San Francisco’s Composting Ordinance Turns Waste into Wine

Starting next week, food-waste recycling will be mandatory in San Francisco. No more banana peels and uneaten Brussels sprouts entombed in plastic in a landfill — they'll now be headed to a more useful place.

Under the city's new Universal Recycling and Composting Ordinance that takes effect Oct. 21, all residents must carefully sort their trash into recyclables (cans, bottles and paper), trash, and compostables, meaning food waste, plant trimmings, soiled paper and other items that can be converted to compost.

In keeping with the city's ultra-green image, the San Francisco Board of Supervisors voted 9-2 earlier this year to pass the ordinance in an attempt to do away with landfills and incinerators entirely — and, in the process, to cut emissions of greenhouse gases. Landfills produce methane, a global warming gas that is 23 times more potent than carbon dioxide.

Food waste composting isn't new. Many of San Francisco's residents and restaurants already send some 400 tons of food scraps to Recology's Jepson-Prairie composting facility in Vacaville.

The ordinance now makes it mandatory. And the penalties — $100 per violation for residents, $500 for businesses — are significant enough to encourage even the recalcitrant, or merely lazy, to get in step with Mayor Gavin Newsom's goal of zero waste by 2020.

The city already diverts almost three-quarters of waste away from its landfill. According to Robert Reed, a spokesman for San Francisco collectors Sunset Scavenger Co. and Golden Gate Disposal & Recycling Co. (both subsidiaries of Recology), the food waste-to-compost is an idea whose time has come.

Want to see which communities added food scrap composting just in the last 30 days? he asks. Type "food scrap compost" into Google and click "news" at the top of the page.

The results are surprising, and Reed is right. Composting is a valuable tool that experienced gardeners use to enrich soil worn out by repeated plantings. Compost encourages microbial activity, improves soil structure and enables better water retention. In and around San Francisco, the priceless compost from Recology is used to enrich organic farms and vineyard soils, or offered for resale to garden centers and landscapers.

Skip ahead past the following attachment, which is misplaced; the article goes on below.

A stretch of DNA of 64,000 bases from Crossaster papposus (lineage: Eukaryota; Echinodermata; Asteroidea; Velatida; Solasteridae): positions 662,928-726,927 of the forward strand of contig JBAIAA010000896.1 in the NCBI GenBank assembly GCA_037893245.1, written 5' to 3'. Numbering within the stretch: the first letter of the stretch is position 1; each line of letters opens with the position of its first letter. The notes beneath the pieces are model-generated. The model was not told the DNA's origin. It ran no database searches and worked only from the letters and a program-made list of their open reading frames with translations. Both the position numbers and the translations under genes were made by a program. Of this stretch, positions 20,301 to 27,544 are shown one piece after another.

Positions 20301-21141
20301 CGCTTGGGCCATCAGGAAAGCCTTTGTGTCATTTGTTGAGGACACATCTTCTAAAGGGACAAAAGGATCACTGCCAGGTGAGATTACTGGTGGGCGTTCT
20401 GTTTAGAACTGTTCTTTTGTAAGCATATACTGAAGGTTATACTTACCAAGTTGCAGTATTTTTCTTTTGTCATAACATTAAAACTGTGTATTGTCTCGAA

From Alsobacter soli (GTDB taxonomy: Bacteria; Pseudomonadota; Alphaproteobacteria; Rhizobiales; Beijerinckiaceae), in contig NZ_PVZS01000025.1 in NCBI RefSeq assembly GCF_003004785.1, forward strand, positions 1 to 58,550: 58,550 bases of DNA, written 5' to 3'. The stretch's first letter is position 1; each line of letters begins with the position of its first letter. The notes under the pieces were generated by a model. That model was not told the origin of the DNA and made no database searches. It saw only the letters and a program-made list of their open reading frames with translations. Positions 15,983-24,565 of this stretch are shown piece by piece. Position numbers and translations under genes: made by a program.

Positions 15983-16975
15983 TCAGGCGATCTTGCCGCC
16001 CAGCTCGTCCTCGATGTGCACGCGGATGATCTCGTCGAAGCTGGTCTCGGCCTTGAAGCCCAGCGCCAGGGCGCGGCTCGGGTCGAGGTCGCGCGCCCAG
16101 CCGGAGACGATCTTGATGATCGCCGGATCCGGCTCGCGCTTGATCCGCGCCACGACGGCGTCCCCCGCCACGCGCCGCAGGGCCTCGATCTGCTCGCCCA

Compost isn't just good for soils, though. It's also good for the environment, because making compost removes materials from the waste stream that, in landfills, contribute to the formation of greenhouse gases.

Of course, the same thing happens in a good compost pile, but during composting, the anaerobic digestion is accelerated to three weeks as compared to 30 years, meaning fewer gases are released. As Paul Hepperly, research director at the non-profit organic farming Rodale Institute, notes:

"Conventional farming — tilling the land, using commercial fertilizers, etc. — puts 3,700 pounds of carbon dioxide in the atmosphere per acre per year. Applying compost, which helps grow 'cover crops' that draw carbon in part from the air, returns 12,000 pounds of carbon a year to the soil."

Bob Shaffer, of Soil Culture Consulting in Glen Ellen, concurs. Shaffer, who has 35 years of experience as an agronomist, horticulturist and viticulturist, and consults with dozens of Bay Area vineyards, explains:

Plants are the ultimate builder of soil humus, and create the ultimate form of stored carbon in reference to natural or farmed soil. It is the roots that have the greatest ability to form and store carbon in soil, because they: